The stock market close price level provides very important information about the general mood of investors. It tells a lot about the thinking of big investors that allocate large amount of money into the stock market for their asset management purposes.
It is known that big investors use the last few trading hours for their positioning. I am not sure if it is mentioned in materials during typical training but big price moves happen by movement of big asset allocators – like big mutual funds, big insurance companies, hedge funds, etc. And it is known that they prefer to arrange their decision in afternoon trading just before the stock market close. They want to increase buying or selling during the last couple hours of trading.
We as smaller traders want to know what these big investors do. And it can be seen by monitoring stock market close prices. You can check close price of any major index if you want to know the broader intentions of global investors.
And it is possible to monitor just the closing prices for any particular stock or sector to analyze behavior of investors in reference to this individual share ticker.
What stock market closing prices tell us
Is there heavy buying into the market close? Are investors bidding prices all the way up to the stock market close? This is a sign of very bullish investor opinion about these particular shares. It could be quite safe to buy these shares too. Especially if you have already prepared some online trade setups in advance and are already monitoring share price movements during the day.
The day traders use such bullish close of the market to allow some holding of their position to the next day. The typical expectation is that shares with strong buying interest into market close could be trading much higher the next day immediately from the open. Some of these day traders or short-term traders would also use premarket trading hours to close trade and make profit based on such expectations.
The opposite is true for stocks or sectors where a weakness emerges in the last two hours before market close. These shares prove to be sold by big money managers. This can be good if we plan to have some short sell trade with these shares. But it should be a warning sign if we hold long (bullish) positions in such a symbol.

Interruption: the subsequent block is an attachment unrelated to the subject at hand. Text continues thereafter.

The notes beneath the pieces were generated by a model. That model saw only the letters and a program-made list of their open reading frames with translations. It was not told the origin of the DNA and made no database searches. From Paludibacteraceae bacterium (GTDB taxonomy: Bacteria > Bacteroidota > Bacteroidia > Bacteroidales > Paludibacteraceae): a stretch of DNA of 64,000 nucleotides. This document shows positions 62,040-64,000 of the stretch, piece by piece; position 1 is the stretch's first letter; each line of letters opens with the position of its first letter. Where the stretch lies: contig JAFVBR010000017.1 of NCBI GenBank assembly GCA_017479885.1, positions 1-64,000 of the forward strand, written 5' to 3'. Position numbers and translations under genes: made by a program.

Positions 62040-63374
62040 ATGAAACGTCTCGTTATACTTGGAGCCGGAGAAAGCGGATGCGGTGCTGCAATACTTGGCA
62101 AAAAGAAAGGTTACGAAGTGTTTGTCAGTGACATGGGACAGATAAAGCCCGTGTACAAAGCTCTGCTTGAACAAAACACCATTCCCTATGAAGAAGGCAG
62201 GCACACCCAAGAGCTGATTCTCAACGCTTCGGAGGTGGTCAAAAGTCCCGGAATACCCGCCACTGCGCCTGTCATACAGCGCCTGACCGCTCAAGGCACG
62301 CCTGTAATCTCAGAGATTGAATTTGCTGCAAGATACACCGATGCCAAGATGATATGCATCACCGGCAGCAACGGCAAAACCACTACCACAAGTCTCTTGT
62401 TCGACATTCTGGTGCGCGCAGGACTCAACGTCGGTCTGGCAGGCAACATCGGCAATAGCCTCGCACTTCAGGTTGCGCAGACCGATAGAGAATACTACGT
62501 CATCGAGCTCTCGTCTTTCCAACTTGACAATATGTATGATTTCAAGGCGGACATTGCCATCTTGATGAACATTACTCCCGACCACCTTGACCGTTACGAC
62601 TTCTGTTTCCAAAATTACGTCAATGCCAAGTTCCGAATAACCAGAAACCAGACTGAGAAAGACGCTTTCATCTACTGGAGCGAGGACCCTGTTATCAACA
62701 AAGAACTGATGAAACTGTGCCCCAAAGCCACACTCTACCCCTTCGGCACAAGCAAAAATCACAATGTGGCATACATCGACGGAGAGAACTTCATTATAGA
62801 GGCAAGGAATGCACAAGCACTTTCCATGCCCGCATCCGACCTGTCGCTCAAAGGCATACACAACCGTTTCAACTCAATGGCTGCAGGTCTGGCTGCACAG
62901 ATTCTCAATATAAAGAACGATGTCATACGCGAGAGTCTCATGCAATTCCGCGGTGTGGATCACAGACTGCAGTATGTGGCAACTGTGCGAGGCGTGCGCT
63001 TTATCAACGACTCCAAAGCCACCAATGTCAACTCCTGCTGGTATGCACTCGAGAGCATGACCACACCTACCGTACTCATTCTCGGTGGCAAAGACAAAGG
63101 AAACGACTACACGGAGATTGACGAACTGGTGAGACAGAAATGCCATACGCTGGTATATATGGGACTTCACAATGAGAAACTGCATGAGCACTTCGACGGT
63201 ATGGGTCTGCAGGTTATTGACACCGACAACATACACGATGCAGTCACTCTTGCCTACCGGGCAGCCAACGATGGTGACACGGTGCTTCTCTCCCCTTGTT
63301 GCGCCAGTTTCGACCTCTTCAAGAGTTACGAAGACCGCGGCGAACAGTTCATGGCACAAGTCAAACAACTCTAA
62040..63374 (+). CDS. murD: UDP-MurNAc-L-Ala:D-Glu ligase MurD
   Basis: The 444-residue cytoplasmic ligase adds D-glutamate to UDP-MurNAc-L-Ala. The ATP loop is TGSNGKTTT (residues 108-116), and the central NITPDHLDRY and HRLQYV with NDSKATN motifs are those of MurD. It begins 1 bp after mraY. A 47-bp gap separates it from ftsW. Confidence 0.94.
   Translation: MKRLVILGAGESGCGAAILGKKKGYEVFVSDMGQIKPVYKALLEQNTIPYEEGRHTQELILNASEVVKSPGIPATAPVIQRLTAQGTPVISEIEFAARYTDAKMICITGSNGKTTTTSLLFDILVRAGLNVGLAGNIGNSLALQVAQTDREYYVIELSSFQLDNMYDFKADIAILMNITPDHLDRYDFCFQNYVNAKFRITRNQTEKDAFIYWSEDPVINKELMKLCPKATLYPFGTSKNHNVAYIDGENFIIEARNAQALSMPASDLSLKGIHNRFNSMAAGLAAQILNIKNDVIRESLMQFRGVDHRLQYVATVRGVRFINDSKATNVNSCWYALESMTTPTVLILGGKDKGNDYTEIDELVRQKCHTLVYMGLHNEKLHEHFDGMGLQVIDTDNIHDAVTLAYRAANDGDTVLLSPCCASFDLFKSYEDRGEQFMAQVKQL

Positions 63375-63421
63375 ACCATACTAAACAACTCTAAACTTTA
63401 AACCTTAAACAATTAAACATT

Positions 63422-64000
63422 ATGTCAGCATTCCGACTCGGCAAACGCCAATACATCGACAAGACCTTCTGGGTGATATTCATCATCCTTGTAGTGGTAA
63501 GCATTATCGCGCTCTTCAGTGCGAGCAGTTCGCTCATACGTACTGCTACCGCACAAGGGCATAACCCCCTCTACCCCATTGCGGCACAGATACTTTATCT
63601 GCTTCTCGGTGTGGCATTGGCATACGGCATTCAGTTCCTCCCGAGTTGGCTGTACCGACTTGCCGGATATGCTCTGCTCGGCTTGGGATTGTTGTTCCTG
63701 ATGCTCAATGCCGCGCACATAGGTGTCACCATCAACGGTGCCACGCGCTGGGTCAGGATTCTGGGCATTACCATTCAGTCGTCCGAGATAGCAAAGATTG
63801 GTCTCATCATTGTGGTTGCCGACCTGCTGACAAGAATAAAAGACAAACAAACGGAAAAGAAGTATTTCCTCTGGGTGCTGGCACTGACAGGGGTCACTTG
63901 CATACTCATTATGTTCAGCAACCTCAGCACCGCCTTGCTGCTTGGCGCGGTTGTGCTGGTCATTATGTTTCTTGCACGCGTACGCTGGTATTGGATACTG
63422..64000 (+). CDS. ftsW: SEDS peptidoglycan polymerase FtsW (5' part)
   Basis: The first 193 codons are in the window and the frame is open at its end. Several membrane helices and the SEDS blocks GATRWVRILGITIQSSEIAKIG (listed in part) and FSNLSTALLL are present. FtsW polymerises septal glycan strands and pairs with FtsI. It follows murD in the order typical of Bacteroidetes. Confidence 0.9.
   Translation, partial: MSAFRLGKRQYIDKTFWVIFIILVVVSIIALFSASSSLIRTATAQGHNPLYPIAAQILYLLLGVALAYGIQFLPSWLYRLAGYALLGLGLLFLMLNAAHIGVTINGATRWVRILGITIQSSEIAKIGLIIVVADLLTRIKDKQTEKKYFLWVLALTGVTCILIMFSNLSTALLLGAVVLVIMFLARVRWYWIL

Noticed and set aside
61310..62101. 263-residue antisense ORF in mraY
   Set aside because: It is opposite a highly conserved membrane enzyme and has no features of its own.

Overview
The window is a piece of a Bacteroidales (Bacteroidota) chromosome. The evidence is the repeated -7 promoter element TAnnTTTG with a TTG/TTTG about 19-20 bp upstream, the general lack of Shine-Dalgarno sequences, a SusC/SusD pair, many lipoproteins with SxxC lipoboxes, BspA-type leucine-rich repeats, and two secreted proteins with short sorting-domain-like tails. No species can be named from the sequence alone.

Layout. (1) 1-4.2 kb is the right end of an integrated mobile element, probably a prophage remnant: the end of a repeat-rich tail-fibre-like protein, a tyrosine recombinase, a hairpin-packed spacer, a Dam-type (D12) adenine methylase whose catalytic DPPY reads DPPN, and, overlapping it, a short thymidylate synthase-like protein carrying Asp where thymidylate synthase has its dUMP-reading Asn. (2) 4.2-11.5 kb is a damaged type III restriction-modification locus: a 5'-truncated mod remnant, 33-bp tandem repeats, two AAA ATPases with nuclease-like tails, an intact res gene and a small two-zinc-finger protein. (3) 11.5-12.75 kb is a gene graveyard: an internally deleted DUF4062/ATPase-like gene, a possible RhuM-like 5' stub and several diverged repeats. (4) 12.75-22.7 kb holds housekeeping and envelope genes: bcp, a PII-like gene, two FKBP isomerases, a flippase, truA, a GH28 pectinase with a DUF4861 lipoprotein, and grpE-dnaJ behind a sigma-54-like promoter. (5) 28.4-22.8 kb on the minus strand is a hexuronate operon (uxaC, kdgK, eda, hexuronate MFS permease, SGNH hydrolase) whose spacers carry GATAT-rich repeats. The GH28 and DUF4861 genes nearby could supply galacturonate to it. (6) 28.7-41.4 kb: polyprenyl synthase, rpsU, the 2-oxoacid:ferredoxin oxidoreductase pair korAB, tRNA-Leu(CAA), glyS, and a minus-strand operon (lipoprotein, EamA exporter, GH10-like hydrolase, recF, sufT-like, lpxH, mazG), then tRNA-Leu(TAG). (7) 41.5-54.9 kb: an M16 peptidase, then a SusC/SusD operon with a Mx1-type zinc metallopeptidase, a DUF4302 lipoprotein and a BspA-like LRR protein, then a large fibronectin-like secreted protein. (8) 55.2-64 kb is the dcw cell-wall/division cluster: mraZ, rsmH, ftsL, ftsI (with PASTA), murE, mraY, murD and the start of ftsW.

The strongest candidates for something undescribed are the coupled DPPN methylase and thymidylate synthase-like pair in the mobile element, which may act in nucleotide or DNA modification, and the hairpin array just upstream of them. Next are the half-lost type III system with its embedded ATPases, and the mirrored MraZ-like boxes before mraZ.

Closing prices for exchange traded funds
Exchange traded funds are different equities that are traded on US exchanges. Although they are also traded and their prices move with buying and selling, the calculation of fair price for any exchange traded fund is little bit different. These ETFs typically represent some basket of stocks that they hold in a portfolio.
So the fair price of an exchange traded fund is calculated intraday and also on closing basis. This fair price is based on prices of stocks in the ETF portfolio. The value of such exchange traded fund is known as NAV (Net asset value). It can be a little different during a trading day. But final closing price should not be very far from calculated NAV.
But you can find some exchange traded funds where you can find quite a significant difference between stock market close price and final NAV for the trading day. These exchange traded funds are mostly very illiquid and very thinly traded.
Use Closing Price to Confirm or Deny Trends
The closing price can be an important factor when determining the strength of a trend. Within an intraday trend, for example, a new intraday high is much less significant than a record high close. On the other hand, an intraday low is less important if the price recovers before the close.
For multiple day or weekly trends, gauging the closing price in reference to surrounding bars can help to determine trend strength or predict reversals.